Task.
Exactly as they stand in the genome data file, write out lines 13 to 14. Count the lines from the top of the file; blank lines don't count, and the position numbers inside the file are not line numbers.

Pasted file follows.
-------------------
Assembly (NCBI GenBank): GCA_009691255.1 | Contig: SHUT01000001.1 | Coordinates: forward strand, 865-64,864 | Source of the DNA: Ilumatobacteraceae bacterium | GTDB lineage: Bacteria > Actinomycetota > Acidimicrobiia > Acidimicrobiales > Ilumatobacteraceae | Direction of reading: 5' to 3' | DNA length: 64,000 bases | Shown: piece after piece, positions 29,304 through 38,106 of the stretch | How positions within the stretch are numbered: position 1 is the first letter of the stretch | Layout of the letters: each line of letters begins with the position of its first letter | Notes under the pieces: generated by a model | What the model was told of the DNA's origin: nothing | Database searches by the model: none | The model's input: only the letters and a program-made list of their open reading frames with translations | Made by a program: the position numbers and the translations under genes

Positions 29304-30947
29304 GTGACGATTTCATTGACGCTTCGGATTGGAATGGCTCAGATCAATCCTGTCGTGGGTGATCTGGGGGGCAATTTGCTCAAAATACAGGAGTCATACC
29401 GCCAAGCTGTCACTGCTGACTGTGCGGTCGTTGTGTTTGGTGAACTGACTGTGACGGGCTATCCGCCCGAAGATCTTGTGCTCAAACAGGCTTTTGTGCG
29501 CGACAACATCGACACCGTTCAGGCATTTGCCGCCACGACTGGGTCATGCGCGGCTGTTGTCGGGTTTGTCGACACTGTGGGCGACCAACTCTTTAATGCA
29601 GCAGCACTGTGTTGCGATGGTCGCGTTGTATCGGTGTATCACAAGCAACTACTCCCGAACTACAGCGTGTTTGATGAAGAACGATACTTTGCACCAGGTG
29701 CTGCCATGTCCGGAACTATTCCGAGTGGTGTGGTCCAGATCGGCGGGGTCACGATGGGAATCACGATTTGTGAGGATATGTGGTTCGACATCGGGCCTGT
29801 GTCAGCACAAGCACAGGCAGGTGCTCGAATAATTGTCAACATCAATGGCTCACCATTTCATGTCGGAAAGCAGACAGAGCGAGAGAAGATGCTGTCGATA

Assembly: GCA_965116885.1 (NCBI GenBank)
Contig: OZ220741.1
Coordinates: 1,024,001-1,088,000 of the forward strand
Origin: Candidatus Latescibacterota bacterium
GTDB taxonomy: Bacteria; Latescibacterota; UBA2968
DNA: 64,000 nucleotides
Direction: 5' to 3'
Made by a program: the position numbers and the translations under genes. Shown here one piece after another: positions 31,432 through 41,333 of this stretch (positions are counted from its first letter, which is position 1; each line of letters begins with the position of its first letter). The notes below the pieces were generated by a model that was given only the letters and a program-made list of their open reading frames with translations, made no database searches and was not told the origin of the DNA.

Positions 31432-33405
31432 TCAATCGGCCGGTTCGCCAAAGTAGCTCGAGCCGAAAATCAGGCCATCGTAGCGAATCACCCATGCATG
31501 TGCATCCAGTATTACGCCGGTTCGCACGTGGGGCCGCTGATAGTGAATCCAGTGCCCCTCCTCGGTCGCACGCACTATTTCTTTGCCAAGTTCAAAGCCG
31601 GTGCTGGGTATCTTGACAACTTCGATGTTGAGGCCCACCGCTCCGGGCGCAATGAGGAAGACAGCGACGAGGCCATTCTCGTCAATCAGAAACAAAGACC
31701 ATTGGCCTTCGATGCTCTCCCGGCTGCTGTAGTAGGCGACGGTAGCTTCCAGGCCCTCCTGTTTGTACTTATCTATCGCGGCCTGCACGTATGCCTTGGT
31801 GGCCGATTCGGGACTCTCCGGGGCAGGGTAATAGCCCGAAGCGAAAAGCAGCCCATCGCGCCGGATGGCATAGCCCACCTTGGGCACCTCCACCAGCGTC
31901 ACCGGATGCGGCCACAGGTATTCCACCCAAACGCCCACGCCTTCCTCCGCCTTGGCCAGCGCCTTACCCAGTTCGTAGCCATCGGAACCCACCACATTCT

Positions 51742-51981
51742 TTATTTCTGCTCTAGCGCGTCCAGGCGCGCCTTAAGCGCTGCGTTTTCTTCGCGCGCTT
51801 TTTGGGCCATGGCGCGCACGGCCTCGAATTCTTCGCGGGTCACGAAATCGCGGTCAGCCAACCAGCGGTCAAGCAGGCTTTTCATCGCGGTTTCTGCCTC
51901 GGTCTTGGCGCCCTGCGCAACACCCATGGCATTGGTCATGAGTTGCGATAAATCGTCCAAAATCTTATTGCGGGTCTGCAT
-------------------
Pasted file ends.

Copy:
GTDB taxonomy: Bacteria; Latescibacterota; UBA2968
DNA: 64,000 nucleotides